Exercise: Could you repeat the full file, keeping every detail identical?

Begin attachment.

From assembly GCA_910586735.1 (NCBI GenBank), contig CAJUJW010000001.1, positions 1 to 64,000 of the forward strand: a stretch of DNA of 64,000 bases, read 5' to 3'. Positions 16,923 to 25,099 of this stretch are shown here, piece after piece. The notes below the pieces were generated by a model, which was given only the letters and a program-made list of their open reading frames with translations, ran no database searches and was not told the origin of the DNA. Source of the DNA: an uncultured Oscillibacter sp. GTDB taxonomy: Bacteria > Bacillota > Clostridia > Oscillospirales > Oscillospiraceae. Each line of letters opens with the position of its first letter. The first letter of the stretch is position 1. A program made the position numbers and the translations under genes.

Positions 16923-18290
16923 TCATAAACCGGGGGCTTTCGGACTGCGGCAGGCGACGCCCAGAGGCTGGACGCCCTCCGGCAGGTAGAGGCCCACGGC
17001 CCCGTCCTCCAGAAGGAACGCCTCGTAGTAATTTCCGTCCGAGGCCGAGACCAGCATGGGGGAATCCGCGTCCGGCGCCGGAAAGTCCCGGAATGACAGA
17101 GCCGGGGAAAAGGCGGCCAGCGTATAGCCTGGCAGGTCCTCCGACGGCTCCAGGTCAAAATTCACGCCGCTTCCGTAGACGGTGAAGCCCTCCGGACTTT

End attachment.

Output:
From assembly GCA_910586735.1 (NCBI GenBank), contig CAJUJW010000001.1, positions 1 to 64,000 of the forward strand: a stretch of DNA of 64,000 bases, read 5' to 3'. Positions 16,923 to 25,099 of this stretch are shown here, piece after piece. The notes below the pieces were generated by a model, which was given only the letters and a program-made list of their open reading frames with translations, ran no database searches and was not told the origin of the DNA. Source of the DNA: an uncultured Oscillibacter sp. GTDB taxonomy: Bacteria > Bacillota > Clostridia > Oscillospirales > Oscillospiraceae. Each line of letters opens with the position of its first letter. The first letter of the stretch is position 1. A program made the position numbers and the translations under genes.

Positions 16923-18290
16923 TCATAAACCGGGGGCTTTCGGACTGCGGCAGGCGACGCCCAGAGGCTGGACGCCCTCCGGCAGGTAGAGGCCCACGGC
17001 CCCGTCCTCCAGAAGGAACGCCTCGTAGTAATTTCCGTCCGAGGCCGAGACCAGCATGGGGGAATCCGCGTCCGGCGCCGGAAAGTCCCGGAATGACAGA
17101 GCCGGGGAAAAGGCGGCCAGCGTATAGCCTGGCAGGTCCTCCGACGGCTCCAGGTCAAAATTCACGCCGCTTCCGTAGACGGTGAAGCCCTCCGGACTTT